Home About us Mathematical Epidemiology Rweb EPITools Statistics Notes Web Design Search Contact us 
We have seen repetition accomplished by features of R which support the map idea, i.e. applying a function to each element of a collection, producing a collection of corresponding results. We have seen repetition implicitly in the filter operations we learned for vectors, in the fold functions such as sum and any, and in the use of outer. But there are problems for which these techniques are not enough, and we will need tools which support sequential repetition.
R has several features which support this kind of programming. We will learn several of these today.
Last time we looked briefly at the definition of factorial. The factorial of N, N!, is defined as the result of multiplying N by N1 by N2, on down to 1. For instance, 4! = 4 × 3 × 2 × 1.
We could define N! as being equal to 1 if N equals 1, and otherwise equal to N(N1)! (for integers 2 and above). So if I wanted to compute 5!, I could just take 4! and multiply it by 5. Then to compute 4!, I could take 3! and multiply it by 4. To compute 3!, I multiply 2! by 3. Then 2! is two times one factorial, which is one. This is the classic textbook example of a recursive definition.
How can we implement this definition in R? We will have to be able to test whether a number equals one or not; if a number equals one, we will do one thing, and if a number is greater than one, we will do something else.
Before we go any farther, we're going to have to talk about how to make a decision using R. We've already seen how to do boolean comparisons. And we've seen how we can select elements from a vector (or table!) based on a boolean comparision. So in a way, we've been making decisions already. But this is not really enough. Suppose I want to do a computation if some condition is true, and not otherwise? I want to decide what to do, not find data.
Those of you who have programmed in other languages will recognize this as being a job for what is usually called an if/else statament. Let's do a simple example. If a variable aa is negative, then I want to set vv to be the text "negative", and if a variable is not negative, I want to set vv to be the text "nonnegative". We use the if statement:
> aa < 3
[1] "positive" > 
This is really all there is to it. Let's do another simple example, a simulated random coin toss. We've already seen random numbers generated using rnorm, which generates simulated random samples from a normal (Gaussian) distribution. Another important function in R is called sample, which takes random samples from a vector. As we've been doing so far, we'll only show a few features of the function, and defer the full details until later.
So the sample space for a coin toss is heads and tails; we could represent these by "H" and "T", and so the sample space itself by the vector of these two character values. I'd like a sample of size one taken from this sample space. So here is how you do it:
> sample(c("H","T"),1) [1] "H" >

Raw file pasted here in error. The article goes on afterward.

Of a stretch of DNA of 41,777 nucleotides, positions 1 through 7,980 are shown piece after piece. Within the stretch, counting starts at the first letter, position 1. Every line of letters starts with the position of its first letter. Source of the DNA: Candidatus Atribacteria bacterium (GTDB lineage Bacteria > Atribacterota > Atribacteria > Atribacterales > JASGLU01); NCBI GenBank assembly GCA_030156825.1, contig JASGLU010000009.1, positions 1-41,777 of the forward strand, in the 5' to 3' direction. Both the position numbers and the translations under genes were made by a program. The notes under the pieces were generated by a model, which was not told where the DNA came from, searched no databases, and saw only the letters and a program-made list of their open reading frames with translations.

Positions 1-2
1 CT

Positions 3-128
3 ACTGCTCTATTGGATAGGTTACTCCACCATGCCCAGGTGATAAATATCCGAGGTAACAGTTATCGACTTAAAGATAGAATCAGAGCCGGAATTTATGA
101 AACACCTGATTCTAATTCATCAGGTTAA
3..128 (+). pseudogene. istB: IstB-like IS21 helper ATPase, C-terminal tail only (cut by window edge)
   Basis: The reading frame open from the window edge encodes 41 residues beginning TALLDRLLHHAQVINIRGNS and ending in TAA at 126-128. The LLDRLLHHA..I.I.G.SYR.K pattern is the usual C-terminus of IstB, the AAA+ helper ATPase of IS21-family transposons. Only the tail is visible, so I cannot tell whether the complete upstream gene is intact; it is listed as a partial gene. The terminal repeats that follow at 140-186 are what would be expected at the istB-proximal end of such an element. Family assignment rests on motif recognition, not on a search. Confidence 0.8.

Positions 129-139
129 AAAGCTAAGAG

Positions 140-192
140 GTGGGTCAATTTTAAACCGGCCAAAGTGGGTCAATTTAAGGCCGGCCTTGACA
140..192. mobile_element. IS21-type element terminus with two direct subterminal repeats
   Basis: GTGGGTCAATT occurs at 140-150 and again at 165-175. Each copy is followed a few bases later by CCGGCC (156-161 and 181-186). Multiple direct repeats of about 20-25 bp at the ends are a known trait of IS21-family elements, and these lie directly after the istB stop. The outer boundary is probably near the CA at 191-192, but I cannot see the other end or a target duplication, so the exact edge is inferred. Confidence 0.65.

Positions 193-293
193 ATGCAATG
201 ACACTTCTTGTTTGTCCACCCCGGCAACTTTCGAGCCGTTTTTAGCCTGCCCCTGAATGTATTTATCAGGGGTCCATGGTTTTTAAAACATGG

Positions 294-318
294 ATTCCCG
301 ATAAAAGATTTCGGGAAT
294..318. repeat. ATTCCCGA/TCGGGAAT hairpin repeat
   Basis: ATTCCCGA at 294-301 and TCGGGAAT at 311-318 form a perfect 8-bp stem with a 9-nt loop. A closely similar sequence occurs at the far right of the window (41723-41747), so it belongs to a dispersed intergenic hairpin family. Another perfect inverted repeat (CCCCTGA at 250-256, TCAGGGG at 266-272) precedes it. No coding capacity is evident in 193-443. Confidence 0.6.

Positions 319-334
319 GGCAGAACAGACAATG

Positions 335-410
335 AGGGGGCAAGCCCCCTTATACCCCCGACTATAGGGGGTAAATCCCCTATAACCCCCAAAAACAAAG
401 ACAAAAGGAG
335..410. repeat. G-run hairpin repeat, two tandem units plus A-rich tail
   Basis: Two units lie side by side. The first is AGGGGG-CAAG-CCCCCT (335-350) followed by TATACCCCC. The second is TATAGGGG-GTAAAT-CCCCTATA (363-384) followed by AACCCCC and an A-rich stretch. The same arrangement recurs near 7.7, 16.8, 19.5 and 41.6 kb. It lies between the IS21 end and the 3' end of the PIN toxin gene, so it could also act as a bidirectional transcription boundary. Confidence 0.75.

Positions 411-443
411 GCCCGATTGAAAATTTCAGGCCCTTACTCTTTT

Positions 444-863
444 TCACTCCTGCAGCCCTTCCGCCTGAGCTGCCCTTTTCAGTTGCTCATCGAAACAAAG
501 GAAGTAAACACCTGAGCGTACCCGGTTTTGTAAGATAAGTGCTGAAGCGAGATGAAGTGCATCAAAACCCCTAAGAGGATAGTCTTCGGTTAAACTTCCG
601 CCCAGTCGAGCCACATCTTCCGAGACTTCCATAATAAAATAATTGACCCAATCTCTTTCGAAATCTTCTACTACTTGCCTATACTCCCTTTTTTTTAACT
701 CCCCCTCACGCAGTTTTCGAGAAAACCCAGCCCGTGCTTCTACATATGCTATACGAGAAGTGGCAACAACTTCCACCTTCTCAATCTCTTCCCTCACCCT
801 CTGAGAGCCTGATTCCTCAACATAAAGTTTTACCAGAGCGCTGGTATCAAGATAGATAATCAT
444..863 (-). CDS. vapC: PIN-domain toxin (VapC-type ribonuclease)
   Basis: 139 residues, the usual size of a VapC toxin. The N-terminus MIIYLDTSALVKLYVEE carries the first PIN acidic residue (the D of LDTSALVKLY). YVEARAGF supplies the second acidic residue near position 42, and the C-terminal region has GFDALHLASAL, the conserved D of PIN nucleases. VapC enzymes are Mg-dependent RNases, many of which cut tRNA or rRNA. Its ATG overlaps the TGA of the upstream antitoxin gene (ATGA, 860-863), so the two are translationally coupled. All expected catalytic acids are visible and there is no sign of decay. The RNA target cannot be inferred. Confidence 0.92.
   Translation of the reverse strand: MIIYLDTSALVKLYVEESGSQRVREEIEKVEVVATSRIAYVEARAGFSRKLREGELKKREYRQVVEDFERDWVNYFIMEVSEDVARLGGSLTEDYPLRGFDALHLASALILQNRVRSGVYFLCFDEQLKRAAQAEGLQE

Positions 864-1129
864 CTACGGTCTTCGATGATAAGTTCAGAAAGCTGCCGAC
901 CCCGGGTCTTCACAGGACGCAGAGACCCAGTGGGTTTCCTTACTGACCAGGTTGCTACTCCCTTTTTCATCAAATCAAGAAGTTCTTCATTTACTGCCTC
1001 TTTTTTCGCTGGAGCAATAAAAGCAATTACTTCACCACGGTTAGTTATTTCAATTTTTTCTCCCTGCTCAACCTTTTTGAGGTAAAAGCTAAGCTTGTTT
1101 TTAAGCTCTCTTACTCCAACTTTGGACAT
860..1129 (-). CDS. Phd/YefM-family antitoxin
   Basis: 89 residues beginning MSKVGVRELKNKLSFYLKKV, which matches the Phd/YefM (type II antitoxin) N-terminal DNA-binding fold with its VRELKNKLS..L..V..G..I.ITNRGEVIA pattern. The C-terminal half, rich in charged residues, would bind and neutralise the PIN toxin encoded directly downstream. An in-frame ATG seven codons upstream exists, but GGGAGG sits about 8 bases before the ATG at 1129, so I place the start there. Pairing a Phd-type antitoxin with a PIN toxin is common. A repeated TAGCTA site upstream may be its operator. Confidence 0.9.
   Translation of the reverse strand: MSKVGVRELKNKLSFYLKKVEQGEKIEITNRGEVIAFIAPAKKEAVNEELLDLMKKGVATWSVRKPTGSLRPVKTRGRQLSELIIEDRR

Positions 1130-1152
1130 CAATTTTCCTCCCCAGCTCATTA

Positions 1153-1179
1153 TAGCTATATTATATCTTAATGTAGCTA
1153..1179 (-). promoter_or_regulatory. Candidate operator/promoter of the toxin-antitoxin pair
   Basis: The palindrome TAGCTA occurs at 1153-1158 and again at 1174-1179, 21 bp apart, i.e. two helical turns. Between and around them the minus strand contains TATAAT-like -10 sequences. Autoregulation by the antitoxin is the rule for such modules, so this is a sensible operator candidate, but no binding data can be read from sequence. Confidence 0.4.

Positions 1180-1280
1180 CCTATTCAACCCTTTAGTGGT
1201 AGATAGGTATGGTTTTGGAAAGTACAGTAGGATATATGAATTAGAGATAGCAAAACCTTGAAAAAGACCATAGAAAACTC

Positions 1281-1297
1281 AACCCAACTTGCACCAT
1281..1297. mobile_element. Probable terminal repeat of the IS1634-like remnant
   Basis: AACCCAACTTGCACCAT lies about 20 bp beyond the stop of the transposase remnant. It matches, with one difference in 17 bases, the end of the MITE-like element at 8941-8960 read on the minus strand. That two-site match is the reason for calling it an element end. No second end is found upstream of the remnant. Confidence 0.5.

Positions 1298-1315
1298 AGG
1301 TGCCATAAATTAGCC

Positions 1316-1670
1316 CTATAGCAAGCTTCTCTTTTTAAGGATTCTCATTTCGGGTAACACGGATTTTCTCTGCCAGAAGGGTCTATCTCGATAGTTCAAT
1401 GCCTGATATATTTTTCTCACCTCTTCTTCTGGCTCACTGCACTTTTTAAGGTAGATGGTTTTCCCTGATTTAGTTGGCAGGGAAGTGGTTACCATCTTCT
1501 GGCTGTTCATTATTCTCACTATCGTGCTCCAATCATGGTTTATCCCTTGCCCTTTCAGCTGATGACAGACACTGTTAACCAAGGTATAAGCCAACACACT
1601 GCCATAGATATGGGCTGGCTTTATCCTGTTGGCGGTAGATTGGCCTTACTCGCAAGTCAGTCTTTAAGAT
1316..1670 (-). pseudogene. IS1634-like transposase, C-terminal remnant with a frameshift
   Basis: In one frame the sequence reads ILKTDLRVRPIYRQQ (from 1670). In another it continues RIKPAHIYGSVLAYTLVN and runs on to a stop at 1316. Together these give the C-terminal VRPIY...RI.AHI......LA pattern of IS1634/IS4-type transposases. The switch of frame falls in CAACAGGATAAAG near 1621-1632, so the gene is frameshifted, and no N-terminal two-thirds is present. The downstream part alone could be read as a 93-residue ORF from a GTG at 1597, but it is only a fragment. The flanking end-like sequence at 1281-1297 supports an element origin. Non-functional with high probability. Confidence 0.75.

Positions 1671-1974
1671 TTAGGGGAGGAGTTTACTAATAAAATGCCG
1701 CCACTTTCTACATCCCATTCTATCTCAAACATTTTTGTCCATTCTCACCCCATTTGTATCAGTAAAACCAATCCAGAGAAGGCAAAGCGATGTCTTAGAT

Let's try this: let's toss the coin three times, and if all results are heads, we'll print a special message. We will toss the coin three times using sample, by using 3 as the second argument. Here, after we select one value from the sample space, we'll have to put it back for the next selection; we will have to make sure we replace the values we choose so they will be there the next time. We will do this with an additional clause replace=TRUE in the call to sample. So here it is:

Exercise. Suppose that a person has a one in three chance of acquiring the hepatitis B infection from a given exposure to contaminated blood. Simulate the exposure of a single person under this assumption; print the message "Infected" if the person is infected, and "Not infected" otherwise.
Exercise. Again suppose that a person has a one in three chance of acquiring the hepatitis B infection from a given exposure to contaminated blood, and a one in thirty chance of acquiring the hepatitis C infection from the same exposure. Suppose that the two infections are independent of each other, so that the chance of getting both is the chance of getting hepatitis B times the chance of getting hepatitis C. Simulate the exposure of a single person to both infections, and print "Coinfection" if they get infected with both, and print "No coinfection" otherwise.
Exercise. Simulate four independent coin tosses again as we did earlier. If there is exactly one head (no less than one, no more than one), then print the message "exactly one head"; otherwise, print "not exactly one head".
We will learn more about if as we proceed.
Let's try to define the factorial function then, recursively. Remember that we can always compute factorials using prod; we could compute 7! according to prod(1:7) for instance. But recursively, we define N! by saying that N! equals 1 if N equals 1, and otherwise it equals N(N1)!.
So let's try it. Remember that to define a function, we use the form function(arglist){body}. The last expression evaluated in the body of the function becomes the return value. It's going to start like this:
> factorial < function(nn) { Compute the factorial in here. + } > 
Now what are we going to do? We will have to check if the argument nn is equal to one or not. Then the result is the last expression in the body. We call the factorial function itself (within the body), but we call it for a smaller value of the argument.
> factorial < function(nn) { + if (nn==1) { + result < 1 + } else { + result < nn*factorial(nn1) + } + result + } > factorial(5) [1] 120 >